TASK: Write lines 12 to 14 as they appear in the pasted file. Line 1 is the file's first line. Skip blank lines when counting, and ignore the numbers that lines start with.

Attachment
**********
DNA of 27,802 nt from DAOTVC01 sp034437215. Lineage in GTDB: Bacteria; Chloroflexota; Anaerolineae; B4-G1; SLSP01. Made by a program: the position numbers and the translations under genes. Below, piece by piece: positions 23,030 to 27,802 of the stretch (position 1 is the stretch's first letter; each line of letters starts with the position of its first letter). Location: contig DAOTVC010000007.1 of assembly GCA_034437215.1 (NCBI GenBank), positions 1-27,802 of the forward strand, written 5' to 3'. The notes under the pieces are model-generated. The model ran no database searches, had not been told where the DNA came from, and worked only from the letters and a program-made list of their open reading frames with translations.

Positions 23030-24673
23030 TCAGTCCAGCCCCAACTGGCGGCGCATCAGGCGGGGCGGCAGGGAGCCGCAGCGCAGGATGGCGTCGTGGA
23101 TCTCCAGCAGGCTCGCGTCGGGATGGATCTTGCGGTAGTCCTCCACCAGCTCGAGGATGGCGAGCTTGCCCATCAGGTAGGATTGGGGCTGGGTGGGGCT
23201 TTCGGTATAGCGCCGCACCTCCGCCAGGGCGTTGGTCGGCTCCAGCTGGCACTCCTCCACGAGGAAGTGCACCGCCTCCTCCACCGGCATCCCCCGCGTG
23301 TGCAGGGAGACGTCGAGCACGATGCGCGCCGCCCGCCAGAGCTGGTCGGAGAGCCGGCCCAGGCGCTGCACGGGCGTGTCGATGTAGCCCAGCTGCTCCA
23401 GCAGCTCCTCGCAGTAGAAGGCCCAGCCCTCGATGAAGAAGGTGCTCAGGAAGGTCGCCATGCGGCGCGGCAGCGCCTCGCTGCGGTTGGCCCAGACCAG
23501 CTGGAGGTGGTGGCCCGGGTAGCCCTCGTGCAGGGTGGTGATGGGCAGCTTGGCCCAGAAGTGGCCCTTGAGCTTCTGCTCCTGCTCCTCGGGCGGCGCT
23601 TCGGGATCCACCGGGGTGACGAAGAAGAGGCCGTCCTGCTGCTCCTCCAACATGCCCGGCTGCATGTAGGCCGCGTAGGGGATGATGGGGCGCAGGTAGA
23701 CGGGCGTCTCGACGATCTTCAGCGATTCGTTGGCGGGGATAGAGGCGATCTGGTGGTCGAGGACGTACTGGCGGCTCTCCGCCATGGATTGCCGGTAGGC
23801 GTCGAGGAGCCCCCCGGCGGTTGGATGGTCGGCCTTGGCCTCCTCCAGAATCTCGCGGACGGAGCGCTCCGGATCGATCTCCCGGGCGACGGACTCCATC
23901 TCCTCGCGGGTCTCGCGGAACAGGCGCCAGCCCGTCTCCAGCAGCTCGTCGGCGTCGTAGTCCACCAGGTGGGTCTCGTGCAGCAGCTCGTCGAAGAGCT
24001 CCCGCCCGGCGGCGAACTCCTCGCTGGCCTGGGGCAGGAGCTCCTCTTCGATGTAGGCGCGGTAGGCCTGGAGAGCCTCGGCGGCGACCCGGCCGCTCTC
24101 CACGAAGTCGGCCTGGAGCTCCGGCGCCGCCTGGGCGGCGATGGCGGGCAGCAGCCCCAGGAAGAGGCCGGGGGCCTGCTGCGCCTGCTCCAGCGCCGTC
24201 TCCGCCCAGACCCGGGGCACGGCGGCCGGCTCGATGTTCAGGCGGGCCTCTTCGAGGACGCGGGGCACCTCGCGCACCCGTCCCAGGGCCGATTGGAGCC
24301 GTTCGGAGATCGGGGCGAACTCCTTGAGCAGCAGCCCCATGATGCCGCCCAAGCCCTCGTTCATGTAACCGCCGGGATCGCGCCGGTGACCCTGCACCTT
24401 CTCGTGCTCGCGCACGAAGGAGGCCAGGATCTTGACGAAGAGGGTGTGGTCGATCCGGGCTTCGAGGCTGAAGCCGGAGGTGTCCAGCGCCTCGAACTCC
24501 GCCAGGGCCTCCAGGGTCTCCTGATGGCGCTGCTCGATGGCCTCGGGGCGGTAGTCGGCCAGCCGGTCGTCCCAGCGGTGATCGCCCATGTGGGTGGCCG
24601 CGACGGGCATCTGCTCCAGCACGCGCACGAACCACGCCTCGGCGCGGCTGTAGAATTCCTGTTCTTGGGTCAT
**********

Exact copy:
23901 TCCTCGCGGGTCTCGCGGAACAGGCGCCAGCCCGTCTCCAGCAGCTCGTCGGCGTCGTAGTCCACCAGGTGGGTCTCGTGCAGCAGCTCGTCGAAGAGCT
24001 CCCGCCCGGCGGCGAACTCCTCGCTGGCCTGGGGCAGGAGCTCCTCTTCGATGTAGGCGCGGTAGGCCTGGAGAGCCTCGGCGGCGACCCGGCCGCTCTC
24101 CACGAAGTCGGCCTGGAGCTCCGGCGCCGCCTGGGCGGCGATGGCGGGCAGCAGCCCCAGGAAGAGGCCGGGGGCCTGCTGCGCCTGCTCCAGCGCCGTC